As we mentioned here a couple of weeks ago, a former Peter Pan Records employee who goes by the internet handle Lulu Maximus put up a brief piece on his blog about working at the Peter Pan factory in the 1970s. I reached out to Lulu, who was kind enough to give us some background about what it was like to work at a company that, still, looms so large in many of our imaginations:
Power Records Blog: How did you get the job? Did Peter Pan Records put an ad in the paper, something like that?
Lulu Maximus: I had just arrived from South America a few weeks before when I landed a job as a machine operator at Peter Pan Records in October 1971. I lived in a room on top of a go-go bar on Wilson Avenue in the so-called Ironbound, a Portuguese and South American enclave in Newark, N.J. aka Brick City with an 80% Afro-American population. I shared two rooms with a Portuguese man who had just arrived too and three young Brazilian fellows from the hinterlands who had been living in the USA a couple of years.
One of them used to make ash-trays at a factory called Synthetic Plastics Co. which was just a few blocks away from Wilson Avenue where we had our lodgings. He told me they were always hiring people for the record-making section which was called Peter Pan Records. Even though he hardly spoke English, he offered to take me along with him when he started work in the afternoon shift so that I could fill in a job-application at the Office (that closed shop at 5:00 PM). I had finished High School in my native Brazil before I left the country so I could read and write a little English...enough to fill in a job application. That was a plus in a place where 90% of the people were completely illiterate. I was hired to work the night-shift from 11:45 PM to 7:45 AM of the following day.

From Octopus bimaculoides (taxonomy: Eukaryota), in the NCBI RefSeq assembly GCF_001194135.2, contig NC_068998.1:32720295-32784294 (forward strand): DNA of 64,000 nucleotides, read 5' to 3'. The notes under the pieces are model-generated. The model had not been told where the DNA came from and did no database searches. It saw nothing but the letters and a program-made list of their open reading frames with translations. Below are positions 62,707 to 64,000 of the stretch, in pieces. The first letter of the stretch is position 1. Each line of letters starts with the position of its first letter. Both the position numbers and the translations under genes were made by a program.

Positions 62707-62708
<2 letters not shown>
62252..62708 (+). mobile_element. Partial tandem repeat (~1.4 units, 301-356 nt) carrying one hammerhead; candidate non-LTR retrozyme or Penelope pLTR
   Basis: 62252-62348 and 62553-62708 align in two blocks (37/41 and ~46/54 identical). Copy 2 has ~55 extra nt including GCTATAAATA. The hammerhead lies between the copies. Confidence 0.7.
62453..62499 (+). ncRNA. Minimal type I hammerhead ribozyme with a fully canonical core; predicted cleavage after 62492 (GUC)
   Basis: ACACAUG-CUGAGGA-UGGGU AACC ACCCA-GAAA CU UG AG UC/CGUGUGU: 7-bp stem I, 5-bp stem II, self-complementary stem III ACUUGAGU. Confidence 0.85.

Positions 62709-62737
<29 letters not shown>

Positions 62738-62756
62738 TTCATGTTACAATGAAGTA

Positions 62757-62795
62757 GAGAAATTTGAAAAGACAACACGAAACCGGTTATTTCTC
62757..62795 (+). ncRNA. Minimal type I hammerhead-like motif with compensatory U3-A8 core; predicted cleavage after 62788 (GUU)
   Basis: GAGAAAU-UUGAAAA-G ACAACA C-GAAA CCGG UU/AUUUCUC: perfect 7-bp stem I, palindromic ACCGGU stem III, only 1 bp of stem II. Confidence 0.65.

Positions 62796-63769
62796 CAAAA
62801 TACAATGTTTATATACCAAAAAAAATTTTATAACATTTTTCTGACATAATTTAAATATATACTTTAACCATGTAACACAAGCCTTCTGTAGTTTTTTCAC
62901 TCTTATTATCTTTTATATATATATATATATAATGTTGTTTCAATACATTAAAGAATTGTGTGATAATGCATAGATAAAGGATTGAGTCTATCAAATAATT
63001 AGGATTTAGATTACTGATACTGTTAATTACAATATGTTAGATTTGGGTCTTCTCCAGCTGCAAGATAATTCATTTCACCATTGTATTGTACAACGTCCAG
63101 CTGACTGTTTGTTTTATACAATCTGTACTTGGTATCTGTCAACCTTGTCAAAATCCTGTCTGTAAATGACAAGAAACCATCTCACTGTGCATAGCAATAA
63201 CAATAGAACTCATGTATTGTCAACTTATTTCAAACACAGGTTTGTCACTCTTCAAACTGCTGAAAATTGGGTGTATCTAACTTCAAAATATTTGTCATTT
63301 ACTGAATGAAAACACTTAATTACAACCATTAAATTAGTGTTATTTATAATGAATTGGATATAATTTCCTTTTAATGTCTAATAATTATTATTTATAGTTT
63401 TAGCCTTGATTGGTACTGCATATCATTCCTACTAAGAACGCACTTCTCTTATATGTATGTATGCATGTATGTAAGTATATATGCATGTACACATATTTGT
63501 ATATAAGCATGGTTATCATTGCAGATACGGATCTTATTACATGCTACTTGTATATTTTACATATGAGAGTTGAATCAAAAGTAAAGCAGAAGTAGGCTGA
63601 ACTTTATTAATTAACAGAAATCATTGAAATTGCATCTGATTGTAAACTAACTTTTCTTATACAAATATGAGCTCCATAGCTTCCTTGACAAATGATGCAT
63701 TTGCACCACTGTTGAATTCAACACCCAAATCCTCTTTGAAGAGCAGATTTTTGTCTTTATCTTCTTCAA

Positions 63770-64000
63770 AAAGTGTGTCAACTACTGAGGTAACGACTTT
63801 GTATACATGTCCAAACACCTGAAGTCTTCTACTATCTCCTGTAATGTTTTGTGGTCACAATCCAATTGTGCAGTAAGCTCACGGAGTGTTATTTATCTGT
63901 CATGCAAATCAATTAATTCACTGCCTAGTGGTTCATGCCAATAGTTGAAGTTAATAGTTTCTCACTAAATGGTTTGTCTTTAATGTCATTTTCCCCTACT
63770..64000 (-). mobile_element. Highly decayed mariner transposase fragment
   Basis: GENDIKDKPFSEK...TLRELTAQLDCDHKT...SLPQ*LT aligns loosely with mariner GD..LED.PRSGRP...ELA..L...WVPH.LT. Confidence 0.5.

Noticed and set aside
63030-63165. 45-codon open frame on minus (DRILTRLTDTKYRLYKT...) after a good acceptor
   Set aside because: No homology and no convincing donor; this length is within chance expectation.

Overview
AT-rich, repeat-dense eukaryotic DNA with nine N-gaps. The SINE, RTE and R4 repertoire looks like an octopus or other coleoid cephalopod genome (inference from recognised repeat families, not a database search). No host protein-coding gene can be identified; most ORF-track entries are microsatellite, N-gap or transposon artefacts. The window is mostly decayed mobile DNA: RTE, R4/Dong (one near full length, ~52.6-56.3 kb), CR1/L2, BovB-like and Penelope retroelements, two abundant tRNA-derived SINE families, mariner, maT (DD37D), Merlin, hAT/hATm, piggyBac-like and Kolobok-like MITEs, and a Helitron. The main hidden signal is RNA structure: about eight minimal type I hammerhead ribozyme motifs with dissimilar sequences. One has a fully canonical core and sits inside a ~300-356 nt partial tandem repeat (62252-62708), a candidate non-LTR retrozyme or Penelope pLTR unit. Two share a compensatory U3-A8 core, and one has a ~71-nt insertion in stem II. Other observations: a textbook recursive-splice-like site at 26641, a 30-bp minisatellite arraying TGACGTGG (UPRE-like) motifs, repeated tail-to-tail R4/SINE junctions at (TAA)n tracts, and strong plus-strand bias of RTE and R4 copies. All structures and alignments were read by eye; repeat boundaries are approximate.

As far as I know Peter Pan Records didn't need to advertise in the Help Wanted section because there was always a glut of man-power waiting in the lines to start work whenever they wanted.
PRB: You mentioned on your blog post that while the work was repetitive, you didn’t mind it. Did you like the job overall? Were the bosses nice to deal with?
LM: Yes, I liked my job. Especially because my very first job in the USA had been as a cabinet-maker help in a saw-mill near Springfield Avenue on the "other side" of Newark and I hated the noise and saw-dust. I didn't have enough strength to hold those heavy chip-wood planks firmly when sawing them so they would come out "twisted". Soon I was given the sack by my boss. He told me he was sad to let me go but he couldn't afford me. I was afraid to be without a job but happy to leave such a noisy and dirty place. I felt I was lucky when--after less than a week later--I started working as a machine-operator in a much cleaner environment...making 45 rpm records. Besides, by December it was very cold outside but always pleasantly cozy in our section of the factory due to the hot vinyl being constantly poured on our metal side-table. We worked in our shirt-sleeves through the winter.
My job was repetitive all right but I didn’t mind it because my life had been so crazy of late since I had left my native country that I badly needed some "repetitive job" to steady my mind. Besides I always loved vinyl records and now I had a chance to make them myself even if they were not Top-40 hits. On top of that there was no interference from bosses or foremen. We, machine-operators were left alone literally. We worked in pairs; two record-press machines with two guillotines side by side with a small heated-bench between the two operators. We could chat eight hours non-stop. That's how I learned to speak Spanish because most of my co-workers were either Peruvians or Cubans. That’s when I also "lost" my Italian. As my family is of Italian extraction I knew how to speak a bit of Italian when I arrived in the USA but due to my massive exposure to Spanish in that factory I ended up mixing them up and finally forgetting Italian altogether.